Brisbane finally ‘making the most of the river’ say architects, 10 years on from flood

Rather than retreat from the riverbanks in the wake of 2011’s devastating floods, architects have praised the way in which Brisbane has embraced its river more effectively since that disaster.

Australian Institute of Architects Queensland chapter president (and m3architecture Director) Michael Lavery said Brisbane made better use of its river in 2021 than it did in 2011.

“I would have to say certainly we are more attuned to the river now,” Mr Lavery said.

“We haven’t always done that, when you look at the history of Brisbane, in terms of architecture.”

Examples included having a drink at Howard Smith Wharves, catching a CityCat from one of Brisbane’s new “floating” ferry stops or walking along the new flood-resilient Riverwalk.

The devastation of the floods gave the city “moments of opportunity”, which Mr Lavery believed it had seized.

He listed specific changes in flood-prone suburbs lining the Brisbane River.

In the wake of the flood, Brisbane City Council relaxed the maximum height for houses from 8.5 to 9.5 metres, which meant the living spaces could be built higher to avoid future flooding.

These changes were noticeable in Fairfield, Yeerongpilly, Chelmer, Teneriffe and West End.

More accurate “overland flow” mapping improved residential development choices and the council installed a network of backflow valves in stormwater drains in suburbs that lined the river.

That came after a study in 2011 by water engineer Max Winders showing water backed up in stormwater drains flooded around “two to three thousand” of the “more than 15,000 Brisbane properties” flooded in January 2011.

In 2016, Highgate Hill architect James Davidson designed homes where the top living areas “disconnected” from the lower levels and floated up as floodwaters rose.

The University of Queensland has restructured its swimming complex so all power and lighting services now run through the ceilings to avoid further floods.

Mr Lavery said architect Harry Seidler’s Riverside Centre, built in 1986 on a site that was once a cemetery, followed by low-level timber buildings attached to the old wharves was an early example of blending much-needed office space with open public spaces that run down to the river’s edge.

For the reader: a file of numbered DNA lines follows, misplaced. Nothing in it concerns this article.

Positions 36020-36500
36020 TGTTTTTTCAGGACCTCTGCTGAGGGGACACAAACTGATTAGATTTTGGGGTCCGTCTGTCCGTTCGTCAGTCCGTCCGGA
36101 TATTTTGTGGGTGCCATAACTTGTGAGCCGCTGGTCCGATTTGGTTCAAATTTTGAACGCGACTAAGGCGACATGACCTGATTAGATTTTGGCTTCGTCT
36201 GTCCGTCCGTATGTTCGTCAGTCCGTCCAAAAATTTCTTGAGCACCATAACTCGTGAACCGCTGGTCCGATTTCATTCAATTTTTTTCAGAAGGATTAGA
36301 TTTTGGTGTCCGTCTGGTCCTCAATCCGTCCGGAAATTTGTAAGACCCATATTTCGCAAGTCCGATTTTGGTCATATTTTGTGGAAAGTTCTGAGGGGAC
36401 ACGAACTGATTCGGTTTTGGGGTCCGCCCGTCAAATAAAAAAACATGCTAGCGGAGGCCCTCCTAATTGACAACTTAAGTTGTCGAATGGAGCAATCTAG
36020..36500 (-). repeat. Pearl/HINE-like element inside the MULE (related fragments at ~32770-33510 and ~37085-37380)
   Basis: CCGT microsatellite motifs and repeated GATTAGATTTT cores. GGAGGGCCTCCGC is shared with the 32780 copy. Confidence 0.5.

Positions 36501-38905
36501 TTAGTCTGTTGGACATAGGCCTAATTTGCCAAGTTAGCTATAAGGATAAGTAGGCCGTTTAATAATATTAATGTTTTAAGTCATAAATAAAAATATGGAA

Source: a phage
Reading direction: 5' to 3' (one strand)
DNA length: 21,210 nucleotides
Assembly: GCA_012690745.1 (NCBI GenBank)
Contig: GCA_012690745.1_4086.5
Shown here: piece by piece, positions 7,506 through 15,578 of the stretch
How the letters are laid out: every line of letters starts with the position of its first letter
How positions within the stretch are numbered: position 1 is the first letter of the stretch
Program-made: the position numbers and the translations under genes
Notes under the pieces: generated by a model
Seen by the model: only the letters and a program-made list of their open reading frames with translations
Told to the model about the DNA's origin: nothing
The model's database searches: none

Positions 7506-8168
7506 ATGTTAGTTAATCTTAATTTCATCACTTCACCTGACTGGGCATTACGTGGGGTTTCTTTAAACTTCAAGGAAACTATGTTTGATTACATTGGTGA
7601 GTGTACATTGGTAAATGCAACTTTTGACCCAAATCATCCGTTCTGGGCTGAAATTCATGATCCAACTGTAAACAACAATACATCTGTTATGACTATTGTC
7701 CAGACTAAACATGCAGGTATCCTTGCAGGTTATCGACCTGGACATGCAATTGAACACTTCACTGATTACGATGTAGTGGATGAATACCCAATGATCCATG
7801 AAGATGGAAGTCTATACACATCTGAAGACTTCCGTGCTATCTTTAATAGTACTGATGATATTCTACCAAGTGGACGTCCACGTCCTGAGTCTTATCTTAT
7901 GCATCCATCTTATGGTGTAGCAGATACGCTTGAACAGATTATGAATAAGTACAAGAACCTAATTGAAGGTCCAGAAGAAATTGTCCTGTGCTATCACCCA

“Prior to that we really were not making the most of the river,” he said.

Much of the area under the Riverside Expressway opposite South Bank is becoming parkland as the casino development moves ahead.

Transforming the space under the Story Bridge, where the water police used the old wharves, was an excellent example of a smarter Brisbane, Mr Lavery said.

The idea was first floated by then-lord mayor Campbell Newman and backed as a joint state government-city council concept when he became premier in 2012.

“[Howard Smith Wharves] took some brave thinking and leadership at both the council and state government level, but it has been successful,” Mr Lavery said.

Mr Lavery said COVID-19 had a similar potential to reshape Greater Brisbane for the better over the next 10 years.

“It is going to change the city in ways much like the floods did,” he said.

Mr Lavery, like others, predicted increased working from home would change patterns of transport and office spaces in the city heart.

Fewer people will work in the CBD, experts predict.

In January 2011 police closed Brisbane’s Victoria Bridge for public safety.

Ten years on, the bridge will be closed to cars permanently to make way for a pedestrian, bike and Brisbane Metro-only thoroughfare.

“I think we now have a greater idea of seeing problematic events as opportunities,” Mr Lavery said.

“Who can predict how the patterns of transport in and out of the city and residential living might change over the next 10 years or so.”


Read the original article via Brisbane Times here.